Public archaeology in a digital age

Richardson, L. J. January 2014 (has links)
This thesis examines the impact of the democratic promises of Internet communication technologies, social, and participatory media on the practice of public archaeology. It is focused on work within archaeological organisations in the UK in commercial archaeology, higher education, local authority planning departments and community settings, as well the voluntary planning departments and community settings, as well the voluntary archaeology sector archaeology sector . This work has taken an innovative approach to the subject matter through its use of a Grounded Theory method for data collection and analysis, and the use of a combination of online surveys, case studies and email questionnaires in order to address the following issues: the provision of authoritative archaeological information online; barriers to participation; policy and organisational approaches to evaluating success and archiving; community formation and activism, and the impact of digital inequalities and literacies. This thesis is the first overarching study into the use of participatory media in archaeology. It is an important exploration of where and how the profession is creating and managing digital platforms, and the expanding opportunities for networking and sharing information within the discipline, against a backdrop of rapid advancement in the use of Internet technologies within society. This work has made significant contributions to debates on the practice and impact of public archaeology. It has shown that archaeologists do not yet fully understand the complexities of Internet use and issues of digital literacy, the impact of audience demographics or disposition towards participation in online projects. It has shown that whilst recognition of democratic participation is not, on the whole, undertaken through a process of actively acknowledging responses to archaeological information, there remains potential for participatory media to support and accommodate these ideals. This work documents a period of great change within the practice of archaeology in the UK, and concludes with the observation that it is vital that the discipline undertake research into online audiences for archaeological information if we are to create sustainable digital public archaeologies.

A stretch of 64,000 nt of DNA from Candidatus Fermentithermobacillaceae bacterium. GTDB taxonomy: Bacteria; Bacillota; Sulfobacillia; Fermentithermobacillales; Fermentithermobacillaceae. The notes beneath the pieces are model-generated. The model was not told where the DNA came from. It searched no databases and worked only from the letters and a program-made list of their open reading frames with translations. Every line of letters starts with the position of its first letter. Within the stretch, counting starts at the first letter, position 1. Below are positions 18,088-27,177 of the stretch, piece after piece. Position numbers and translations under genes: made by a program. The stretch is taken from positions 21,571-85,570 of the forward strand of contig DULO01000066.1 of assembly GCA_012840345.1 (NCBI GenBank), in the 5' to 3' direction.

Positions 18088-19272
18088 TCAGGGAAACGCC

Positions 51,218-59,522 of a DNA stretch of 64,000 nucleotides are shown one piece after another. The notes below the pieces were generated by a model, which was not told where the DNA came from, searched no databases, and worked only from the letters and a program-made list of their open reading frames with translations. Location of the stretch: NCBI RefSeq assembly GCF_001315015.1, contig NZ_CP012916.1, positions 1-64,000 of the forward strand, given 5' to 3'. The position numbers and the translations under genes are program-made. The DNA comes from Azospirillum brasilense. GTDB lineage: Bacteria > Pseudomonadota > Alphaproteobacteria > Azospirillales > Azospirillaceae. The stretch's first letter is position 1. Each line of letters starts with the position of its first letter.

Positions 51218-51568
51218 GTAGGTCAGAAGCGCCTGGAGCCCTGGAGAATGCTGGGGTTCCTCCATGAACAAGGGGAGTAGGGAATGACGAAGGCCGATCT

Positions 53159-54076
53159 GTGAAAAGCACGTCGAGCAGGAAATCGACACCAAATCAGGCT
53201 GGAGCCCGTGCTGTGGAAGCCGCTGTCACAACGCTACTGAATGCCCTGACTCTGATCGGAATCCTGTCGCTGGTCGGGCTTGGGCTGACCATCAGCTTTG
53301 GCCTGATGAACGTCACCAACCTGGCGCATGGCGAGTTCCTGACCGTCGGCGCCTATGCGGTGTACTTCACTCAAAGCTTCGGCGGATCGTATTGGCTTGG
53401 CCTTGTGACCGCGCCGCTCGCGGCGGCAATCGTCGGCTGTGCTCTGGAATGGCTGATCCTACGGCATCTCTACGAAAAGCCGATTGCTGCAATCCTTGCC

Towards activating school libraries in Qatar

Al-Kaabi, M. January 2015 (has links)
This thesis examines school libraries in Qatar between 2002-2012, assessing purpose, operation and evaluation and mapping provision against policy during this critical period of evolution of educational and digital development. It also considers research practice and communication in the school library sector in Qatar. The research is unique in providing a comprehensive study of school libraries at national and local levels, involving librarians, academics, students and parents through a mixed method approach combining interviews, surveys and library visits, supported by exceptional access to internal government reports enabling a systematic analysis of research and policy documentation in Qatar. Key findings identify a lack of coherent research culture at all levels shared across education and library communities in Qatar. There are also wider difficulties with systematic publication and retrieval of research and best practice literature across Arab nations. Current national reform recognizes the importance of literate, independent Qatari learners in a global digital environment, but there is limited understanding of the contribution school libraries and librarians can make to this, at strategic level, amongst teachers and students and even amongst some library practitioners. The research found that school librarians can offer much to literacies and cultural heritage. Recommenations are made for development of: research culture, curriculum mapping, evaluation, recognition of school librarians as education professionals working in equal partnership with teaching colleagues, and training and development. Also recommended are: the creation of a professional body and support network for librarians, an advocacy campaign and the development of practical models and toolkit resources. A key role is proposed for the Qatar National Library to lead evidence-based research and practical action in the field of (school) libraries in the Middle East. It is anticipated that the findings and recommendations can usefully inform strategy and practice at national and individual school levels in Qatar.

Radical trust works : an investigation of digital visitor generated content and visitor engagement in museum spaces

Ross, C. S. January 2014 (has links)